Social (experiment) Drinking

Large ice cube is the worst choice for a Margarita.. but it was all I had at the moment!

We are currently part of a social experiment. Now, before you think I have gone off the conspiracy deep-end, it’s a de facto social experiment. I don’t believe that a shadow government of the new world order is behind the current pandemic, but a tidal wave of never-before-seen data is coming. Scientists from every field imaginable will study this moment in history for centuries. So, yes, this is a social experiment.

This little statistic went to market, this little statistic stayed home..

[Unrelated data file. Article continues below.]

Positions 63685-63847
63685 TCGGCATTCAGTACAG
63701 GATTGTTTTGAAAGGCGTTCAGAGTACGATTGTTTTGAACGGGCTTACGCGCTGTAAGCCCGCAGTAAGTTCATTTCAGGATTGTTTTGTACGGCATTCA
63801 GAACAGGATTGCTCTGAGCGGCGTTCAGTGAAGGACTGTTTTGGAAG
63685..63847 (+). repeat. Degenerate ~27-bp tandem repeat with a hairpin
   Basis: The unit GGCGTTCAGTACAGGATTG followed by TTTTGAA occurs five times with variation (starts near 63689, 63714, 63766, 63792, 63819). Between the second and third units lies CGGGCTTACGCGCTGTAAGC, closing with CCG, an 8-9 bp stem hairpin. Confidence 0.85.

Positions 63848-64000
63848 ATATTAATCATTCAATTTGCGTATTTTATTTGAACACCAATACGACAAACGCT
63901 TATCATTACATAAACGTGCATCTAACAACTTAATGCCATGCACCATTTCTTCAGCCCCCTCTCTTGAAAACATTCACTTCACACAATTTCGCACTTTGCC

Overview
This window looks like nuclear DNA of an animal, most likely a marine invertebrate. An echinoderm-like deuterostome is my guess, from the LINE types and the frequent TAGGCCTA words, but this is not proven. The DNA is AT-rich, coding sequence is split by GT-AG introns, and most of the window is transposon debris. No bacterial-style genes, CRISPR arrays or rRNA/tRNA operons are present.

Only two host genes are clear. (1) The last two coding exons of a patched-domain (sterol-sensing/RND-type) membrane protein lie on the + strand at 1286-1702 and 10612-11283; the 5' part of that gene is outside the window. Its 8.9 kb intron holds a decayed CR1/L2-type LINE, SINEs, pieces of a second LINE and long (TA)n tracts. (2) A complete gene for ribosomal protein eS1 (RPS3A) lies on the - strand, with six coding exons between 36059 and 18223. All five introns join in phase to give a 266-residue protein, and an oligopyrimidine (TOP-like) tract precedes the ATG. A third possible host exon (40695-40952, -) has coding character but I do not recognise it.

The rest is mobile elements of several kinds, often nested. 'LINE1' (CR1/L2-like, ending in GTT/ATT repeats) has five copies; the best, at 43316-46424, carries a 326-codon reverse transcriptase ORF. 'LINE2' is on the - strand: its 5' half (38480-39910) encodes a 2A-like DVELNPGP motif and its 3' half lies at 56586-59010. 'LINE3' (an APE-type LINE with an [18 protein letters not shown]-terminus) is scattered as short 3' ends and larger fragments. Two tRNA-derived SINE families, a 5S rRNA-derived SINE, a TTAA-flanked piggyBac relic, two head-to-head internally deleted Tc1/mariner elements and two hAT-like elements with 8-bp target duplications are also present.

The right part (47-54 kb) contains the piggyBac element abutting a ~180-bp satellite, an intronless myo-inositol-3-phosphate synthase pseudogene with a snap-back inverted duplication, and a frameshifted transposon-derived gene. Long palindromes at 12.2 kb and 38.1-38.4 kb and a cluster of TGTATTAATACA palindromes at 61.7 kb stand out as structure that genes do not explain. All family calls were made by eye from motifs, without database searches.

Personally, still riding high on the free time. Burning through Duolingo ‘high school’ level Spanish so I can get to the stuff I that actually need to practice. Their Chinese (Mandarin) lessons have improved quite a bit, so dusting off the neurons and synapses from that semester of it I took twenty years ago too. Man, time flies. SO THAT’S about twenty minutes of the day. Started a video series on cocktails and cocktail history with my roommate, since we’re uniquely qualified for that- he does the spirits knowledge and I focus on the cocktail history. It’s a good chance to practice video editing, even if I only have iMovie, it’s more than enough for my needs. It’s called 2BoredBartenders, and it’s on YouTube. Check it out. Even got a weird ghostly EVP that definitely was not either of us.. it’s about seven minutes in. Not surprised, there is some sort of power vortex around here or something.